Captain Volkonogov Escaped was not an easy film for Russian directing duo Natasha Merkulova and Aleksei Chupov to make.
The drama, which screens at the Busan International Film Festival following its premiere in competition at Venice, is set against the backdrop of the Soviet political purges of 1938 and stars Yuriy Borisov as a captain in the secret police who goes on the run to evade prosecution. World sales are handled by Memento International.
Depicting death and extreme violence did not come naturally to the filmmakers. “It still burns, it still leaves some imprint on you, traumatises you… you really do fall ill after films like this,” says Merkulova. “After this film, we want to shoot a romantic comedy.”
The film is described as “a post-modernistic parable with the elements of a mystical thriller” by its co-directors, who previously worked together on 2013’s Intimate Parts and 2018’s The Man Who Surprised Everyone.
They are now working together on Netflix’s first original Russian drama series, Anna K, a contemporary re-telling of Tolstoy’s Anna Karenina. “We have to recover, the actors have to recover. Making Anna K may help us in that sense,” says Chupov, suggesting the Tolstoy adaptation will feel like light relief in comparison to the darkness of their feature.
“Up to 2 million people perished in that period,” says Merkulova of the era in which Captain Volkonogov Escaped is set. The “Great Purge” did not just see executions. Many were sent to labour camps.
Merkulova comes from Irkutsk in Siberia, a city with under 800,000 inhabitants - less than half of those who are thought to have died. She says she can “hardly grasp” the numbers who lost their lives.
“There were no close relatives of mine among the people who were oppressed in that period. But there was a legend in the family, which I heard as a child, about a distant relative who was a shoemaker,” Chupov recalls. “At a certain point, he was arrested as a spy. He was accused of putting some documents with secret messages into the shoes of the diplomats.”
As Chupov acknowledges, there are still plenty of people today who have a “positive opinion” about Stalin and about the former Soviet Union. “For many people, it’s part of their past and helps them keep going on, living in the present,” he says of their nostalgia. Such viewers are likely to be shocked by the casual bloodshed and state sanctioned violence in Captain Volkonogov Escaped.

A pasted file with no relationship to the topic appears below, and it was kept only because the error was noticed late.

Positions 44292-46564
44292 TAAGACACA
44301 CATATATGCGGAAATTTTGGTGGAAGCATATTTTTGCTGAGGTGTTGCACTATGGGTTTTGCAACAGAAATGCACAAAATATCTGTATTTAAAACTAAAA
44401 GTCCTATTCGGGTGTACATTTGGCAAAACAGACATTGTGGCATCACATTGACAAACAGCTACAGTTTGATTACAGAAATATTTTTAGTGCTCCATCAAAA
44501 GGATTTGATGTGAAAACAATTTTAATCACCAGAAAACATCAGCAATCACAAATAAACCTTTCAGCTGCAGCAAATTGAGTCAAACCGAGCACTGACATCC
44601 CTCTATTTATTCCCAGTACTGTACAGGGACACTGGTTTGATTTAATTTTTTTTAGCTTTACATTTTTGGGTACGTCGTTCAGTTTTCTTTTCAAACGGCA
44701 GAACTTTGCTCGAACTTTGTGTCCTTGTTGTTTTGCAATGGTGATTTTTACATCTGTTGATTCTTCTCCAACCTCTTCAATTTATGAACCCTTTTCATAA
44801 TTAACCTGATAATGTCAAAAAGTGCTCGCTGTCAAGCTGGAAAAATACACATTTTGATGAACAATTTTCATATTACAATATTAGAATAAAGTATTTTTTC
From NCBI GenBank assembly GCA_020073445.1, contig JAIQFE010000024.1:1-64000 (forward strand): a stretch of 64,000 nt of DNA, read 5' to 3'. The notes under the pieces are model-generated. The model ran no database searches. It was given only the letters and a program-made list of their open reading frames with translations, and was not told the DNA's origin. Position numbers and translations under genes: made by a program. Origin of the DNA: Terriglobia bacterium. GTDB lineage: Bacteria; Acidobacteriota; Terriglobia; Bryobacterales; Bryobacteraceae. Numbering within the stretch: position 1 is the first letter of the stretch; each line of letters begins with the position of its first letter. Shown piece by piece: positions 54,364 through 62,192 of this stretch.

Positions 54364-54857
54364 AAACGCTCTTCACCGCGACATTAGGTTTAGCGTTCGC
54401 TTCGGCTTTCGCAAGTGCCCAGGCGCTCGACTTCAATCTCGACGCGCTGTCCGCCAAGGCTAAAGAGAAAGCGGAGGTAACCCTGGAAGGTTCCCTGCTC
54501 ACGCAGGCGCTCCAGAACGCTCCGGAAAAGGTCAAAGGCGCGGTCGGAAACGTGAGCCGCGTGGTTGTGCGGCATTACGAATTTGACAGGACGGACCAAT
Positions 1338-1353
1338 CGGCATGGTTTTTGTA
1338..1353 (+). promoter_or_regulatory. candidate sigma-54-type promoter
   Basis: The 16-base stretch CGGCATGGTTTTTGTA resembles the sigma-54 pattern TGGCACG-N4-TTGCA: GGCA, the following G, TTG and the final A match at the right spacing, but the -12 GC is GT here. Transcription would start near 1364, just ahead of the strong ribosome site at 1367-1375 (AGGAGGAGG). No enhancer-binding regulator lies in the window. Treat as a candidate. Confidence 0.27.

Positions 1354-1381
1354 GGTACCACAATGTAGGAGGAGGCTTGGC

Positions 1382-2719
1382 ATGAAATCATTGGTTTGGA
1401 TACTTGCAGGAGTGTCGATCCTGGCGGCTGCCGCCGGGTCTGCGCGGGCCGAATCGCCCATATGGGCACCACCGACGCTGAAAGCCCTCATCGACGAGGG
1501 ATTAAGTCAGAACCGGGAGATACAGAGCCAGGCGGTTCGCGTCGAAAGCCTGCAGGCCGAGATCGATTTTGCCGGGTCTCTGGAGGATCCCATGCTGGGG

The film was shot in buildings in St Petersburg which, the director says, all “have their own history”. For example, the opening scenes showing the secret police were filmed in an abandoned mansion in St Petersburg that used to belong to one of the most prominent merchant families in the city. Other locations include the Stieglitz Academy and the library of the Botanical Garden.
In their work together, Merkulova and Chupov have their own distinct responsibilities. Merkulova is the “lead director… she commands on the set.” Chupov, meanwhile, has the responsibility for getting the script right.
Producers were initially very sceptical about dealing with two different directors on the same project. However, Valeriy Fedorovich and Evgeniy Nikishov, the founders and managing partners in Moscow-based 1-2-3 Production, were ready to support the couple. Captain Volkonogov Escaped is produced by 1-2-3’s new arthouse label Place of Power and Look Film, Estonia’s Homeless Bob Productions and France’s Kinovista.
Updating Anna Karenina for Netflix
They are also involved both as producers and directors on the new Netflix version of Anna Karenina on which Merkulova and Chupov are also working. The two directors cannot say much about the project, titled Anna K.
“As you know, the story is now set in contemporary Russia so it is all adapted, but we tried to leave in as much of Tolstoy’s original language as possible,” Merkulova says of the new version. “It is our personal challenge, how to adapt it to present-day life.”
Borisov, the young star of Captain Volkonogov Escaped, looks poised on the edge of an international breakthrough. He is also in Anna K, playing Konstantin Levin, having recently starred in a selection of festival hits including Cannes titles Compartment No 6 and Petrov’s Flu, and Gerda, which screened in Locarno.
“Yuri is extra true, an extremely rare quality in an actor,” Merkulova observes of her film’s lead. She talks of his chameleon-like quality, the way his image changes from role to role and of how he “never repeats himself”.
“Furthermore, he has a very special instrument, which is his eyes,” she adds. “He changes his gaze as if he changes glasses. We have no doubt that he is a star… the world has just not realised it yet.”